Originally written in Urdu by Mirza Athar Baig and titled Hassan Ki Surat-e-Haal , Hassan’s State of Affairs has been translated by Haider Shahbaz. At the onset, the writer and translator should both be commended for delving into one of the most non-linear and non-chronologic novels of modern times with diverse, non-stereotypic patterns of storytelling. The story begins with a Senior Accountant Hassan, who loves his ride to his workplace and engages in a series of ‘displaced sightseeing’. On one such journey he chances upon a junkyard and the story begins then on. The junkyard is the property of an ambitious collector whose sole purpose in life is to make it to the Guinness Book of World Records. One day the collector is spotted by a writer of a surrealist film- This Film That Cannot be Made. Here on the narrative takes various twists and turns and delves deep into the lives of Hassan and the film-crew who is making the film based on the junkyard and the Guinness-obsessed collector. It is interesting to note how the story takes a pace of its own and how by luck Hassan and the film-crew meet each other.
Hassan’s State of Affairs, brings into the forefront various philosophies and theories of life, the way one visualises the world and films. The human mind is truly the most awe-inspiring object on the world. The way it functions is sometimes beyond the understanding of humans themselves. Four distinct ways in which the mind functions have been cleverly incorporated as narrating patterns to take the story forward.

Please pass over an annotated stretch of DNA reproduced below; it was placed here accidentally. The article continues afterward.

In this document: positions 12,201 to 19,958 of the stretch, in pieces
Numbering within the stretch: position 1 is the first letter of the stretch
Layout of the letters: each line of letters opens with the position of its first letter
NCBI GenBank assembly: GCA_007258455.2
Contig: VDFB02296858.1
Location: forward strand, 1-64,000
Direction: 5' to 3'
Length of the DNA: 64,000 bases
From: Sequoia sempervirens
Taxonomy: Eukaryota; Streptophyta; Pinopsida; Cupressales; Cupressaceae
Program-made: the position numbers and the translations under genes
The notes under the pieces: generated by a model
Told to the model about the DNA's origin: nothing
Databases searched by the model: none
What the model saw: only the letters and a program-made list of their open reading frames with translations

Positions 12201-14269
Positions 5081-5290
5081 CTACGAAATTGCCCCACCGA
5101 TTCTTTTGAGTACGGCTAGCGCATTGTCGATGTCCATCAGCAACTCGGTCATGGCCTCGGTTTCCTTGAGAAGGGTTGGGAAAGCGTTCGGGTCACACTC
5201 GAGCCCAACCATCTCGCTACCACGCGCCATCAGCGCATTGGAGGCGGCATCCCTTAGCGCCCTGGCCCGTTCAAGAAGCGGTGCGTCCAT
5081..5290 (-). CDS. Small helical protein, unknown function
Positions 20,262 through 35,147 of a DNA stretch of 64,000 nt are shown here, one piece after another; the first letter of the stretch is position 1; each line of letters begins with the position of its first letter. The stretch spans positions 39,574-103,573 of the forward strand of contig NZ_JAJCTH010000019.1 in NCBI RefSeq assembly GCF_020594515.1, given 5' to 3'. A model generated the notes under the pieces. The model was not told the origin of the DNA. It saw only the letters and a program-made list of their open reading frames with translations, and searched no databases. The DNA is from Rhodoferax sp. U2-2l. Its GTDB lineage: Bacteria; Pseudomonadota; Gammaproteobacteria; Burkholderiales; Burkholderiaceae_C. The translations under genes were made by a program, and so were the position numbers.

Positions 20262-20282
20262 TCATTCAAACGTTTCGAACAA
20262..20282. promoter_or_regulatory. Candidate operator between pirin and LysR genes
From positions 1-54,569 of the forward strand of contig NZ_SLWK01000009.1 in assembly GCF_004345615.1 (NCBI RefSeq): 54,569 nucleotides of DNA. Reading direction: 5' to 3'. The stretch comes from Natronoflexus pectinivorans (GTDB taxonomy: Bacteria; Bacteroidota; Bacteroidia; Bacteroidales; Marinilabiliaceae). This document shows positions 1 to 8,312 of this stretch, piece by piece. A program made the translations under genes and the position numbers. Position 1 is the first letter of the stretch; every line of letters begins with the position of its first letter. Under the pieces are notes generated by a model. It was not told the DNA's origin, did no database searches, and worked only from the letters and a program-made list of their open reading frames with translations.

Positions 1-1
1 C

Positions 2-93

Hassan’s perpetual habit of ‘displaced sightseeing’ coupled with scenario-formulating makes for a very unique narrative. Often when we pass random objects on our way, we tend to ignore it. This ‘displaced sightseeing’-scenario formulating style has given birth to various possibilities and probabilities of situations, and how one can react to them. This formulation of probabilities leads to fluctuating thoughts, to combat which, the kinetic consciousness of mankind constantly needs to ‘scribble’ down each possibility. This has been cleverly named as ‘non-interventionist intervention’, a trait clearly visible in the surrealist film-writer.
If so far these concepts seem new, the writer has made sure of giving a lesson to the readers by ‘walking with Hassan’ and confusing vital realities. Reality, Alternate Reality, Sub-Altern Reality- Unrealism – are all kneaded together to create this crisp tale. The element of surrealism which is an undistinguishable veil to the realm of reality and unreality has been flawlessly captured thought the writings of Baig and translations of Shahbaz. Surrealism is a philosophy most attractive to film-makers and students of film. I remember learning it years ago in film classes, and the beauty with which a film-making technique has been blended into a novel is praiseworthy. Surrealism also often confuses the mind and makes one careful while speaking out their thoughts, especially among peers. Amplifying this message, the inside-outside format of dialogues has been cleverly devised where readers get to simultaneously read about what a character thinks vis-a-vis what the character says aloud.
Apart from the above methods which play with the mind, a fifth seemingly unrelated process of storytelling that has been used is object biography. When we see an object or make use of it, we never necessarily give a moment to think about the inception of the object. But is it necessary that we do ponder about it? All five narrating styles are equally provocative to contemplate various philosophies. The use of such strong storytelling patterns are quite new and refreshing to read.